I suffer from Premenstrual Dysphoric Disorder (PMDD) and have battled with depression for several years now.
Disturbing thoughts would creep into my mind and strange voices would whisper in my ear to either step in front of an oncoming train, leap off the top storey of a high-rise building, jump out of a moving vehicle and into busy traffic, slit my wrists with a knife, or just hold my head under water.
I also experienced the anguish of pregnancy loss which left me completely devastated and at one of the most lowest points in my life.
But my five-year-old firstborn daughter is the biggest reason why I fight back to kick the suicidal ideation out of my head and yell at the taunting voices to leave me alone.
I do not want her to grow up without a mother or experience the unnecessary trauma of losing a parent, especially at such a young age.
So when I hear that a parent decided to end their own life, although I understand they must have experienced such immense pain to conclude that dying and leaving their kids behind was the best solution, I am unable to accept the argument that nothing more could or should be done because it is ultimately their choice.
Chester Bennington, known to be battling with depression, was found dead in his home
Death by suicide
The recent passing of Chester Bennington, lead vocalist of American Rock band Linkin Park, comes as a great blow to his fans who looked up to him and even attribute his angsty music as a coping mechanism for their own mental health issues.
He had always been open about his battle with depression and would speak candidly about it in interviews — a lot of the song lyrics he wrote would also reflect his troubled thoughts:
“I don’t like my mind right now
Stacking up problems that are so unnecessary
Wish that I could slow things down
I wanna let go but there’s comfort in the panic”
(“Heavy” from One More Light – 2017)
But the most tragic part of this shocking news is that he leaves six children behind — the youngest being six-year-old twin daughters.
Children will often blame themselves for their parent’s suicide
Impact of parental suicide on children
When you become a parent, there is a tiny human being who depends on you for everything.
You brought another life into this world, so please don’t be so quick to end yours.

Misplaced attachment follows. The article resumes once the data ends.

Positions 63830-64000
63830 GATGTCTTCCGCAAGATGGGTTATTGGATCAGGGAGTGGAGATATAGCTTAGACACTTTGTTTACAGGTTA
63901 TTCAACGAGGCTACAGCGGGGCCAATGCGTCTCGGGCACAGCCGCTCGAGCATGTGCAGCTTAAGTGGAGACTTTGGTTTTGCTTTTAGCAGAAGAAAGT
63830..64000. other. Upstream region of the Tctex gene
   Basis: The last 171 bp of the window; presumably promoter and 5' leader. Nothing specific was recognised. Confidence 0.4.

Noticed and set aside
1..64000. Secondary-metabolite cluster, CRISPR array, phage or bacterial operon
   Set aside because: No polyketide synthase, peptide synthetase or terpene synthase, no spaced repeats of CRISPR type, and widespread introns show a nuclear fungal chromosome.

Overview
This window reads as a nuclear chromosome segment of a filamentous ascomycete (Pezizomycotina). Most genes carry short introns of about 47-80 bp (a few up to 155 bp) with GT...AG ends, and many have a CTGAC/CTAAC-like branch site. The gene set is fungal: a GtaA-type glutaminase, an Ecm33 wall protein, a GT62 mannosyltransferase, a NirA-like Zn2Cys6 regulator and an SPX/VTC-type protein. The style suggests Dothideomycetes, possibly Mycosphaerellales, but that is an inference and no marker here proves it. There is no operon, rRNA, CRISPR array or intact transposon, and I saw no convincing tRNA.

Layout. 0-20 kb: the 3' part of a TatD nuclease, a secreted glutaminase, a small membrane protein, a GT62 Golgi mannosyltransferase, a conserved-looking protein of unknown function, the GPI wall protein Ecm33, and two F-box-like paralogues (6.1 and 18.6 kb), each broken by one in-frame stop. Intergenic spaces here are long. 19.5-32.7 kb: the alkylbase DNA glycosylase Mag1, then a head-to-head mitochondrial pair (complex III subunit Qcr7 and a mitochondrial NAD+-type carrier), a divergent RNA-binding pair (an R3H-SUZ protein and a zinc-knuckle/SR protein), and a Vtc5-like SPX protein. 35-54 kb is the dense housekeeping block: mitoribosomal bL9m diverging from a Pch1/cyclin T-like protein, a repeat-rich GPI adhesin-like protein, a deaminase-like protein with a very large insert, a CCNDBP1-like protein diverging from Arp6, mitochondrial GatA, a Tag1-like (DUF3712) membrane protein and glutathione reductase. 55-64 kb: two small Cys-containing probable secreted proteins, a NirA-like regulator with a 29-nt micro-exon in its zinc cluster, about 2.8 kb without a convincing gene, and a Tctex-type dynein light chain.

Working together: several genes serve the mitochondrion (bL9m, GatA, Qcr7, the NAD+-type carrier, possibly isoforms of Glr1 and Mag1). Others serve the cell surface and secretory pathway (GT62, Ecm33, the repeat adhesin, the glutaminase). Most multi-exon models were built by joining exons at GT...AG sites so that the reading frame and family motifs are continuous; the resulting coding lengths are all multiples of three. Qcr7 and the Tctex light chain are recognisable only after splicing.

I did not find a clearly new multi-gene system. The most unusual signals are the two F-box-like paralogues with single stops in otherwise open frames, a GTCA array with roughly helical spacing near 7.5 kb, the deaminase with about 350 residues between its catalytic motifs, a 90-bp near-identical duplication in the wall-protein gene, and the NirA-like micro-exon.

Even if you think that your partner is capable and can do a great job of raising your child on their own, there any many negative impacts on a child who loses their parent to suicide, such as:
- Feelings of sadness
- Withdrawal from participating in normal activities
- Refusal to attend school
- Changes in sleeping habits
- Decrease in appetite
- Emotional numbing
- Selective amnesia
- Increased risk of also attempting suicide
Suicide does not end the pain
Is suicide a selfish act?
Many argue that those who choose to die by suicide are not selfish but rather the ones who want them to just continue living in pain are.
However, Brian “Head” Welch, the guitarist from American Nu Metal band Korn, who is a friend of Bennington received a lot of backlash recently for his brutally honest online statement:
“Honestly, Chester‘s an old friend who we’ve hung with many times, and I have friends who are extremely close to him, but this is truly p*ssing me off! How can these guys send this message to their kids and fans?! I’m sick of this suicide sh*t! I’ve battled depression/ mental illness, and I’m trying to be sympathetic, but it’s hard when you’re p*ssed! Enough is enough! Giving up on your kids, fans, and life is the cowardly way out!!!”
It may be an unpopular opinion and came across as rather insensitive, but I must admit that I agree with him to a certain extent.
Those who lose a loved one to suicide obviously do not want that person to continue living in pain — they just want them to still be alive.
A lot of the articles online urging people to stop saying that “suicide is cowardly and selfish” are mostly written by suicide survivors themselves who argue that those who do not struggle with depression or suicidal ideation have no right to make this hurtful accusation.
But what about those like Welch who does suffer with mental health issues and admits that it could have easily happened to him as well?
People like me who are battling depression every waking day and make it a point to remind myself that life is worth living?
We are calling it out by saying that yes, suicide is actually pretty selfish.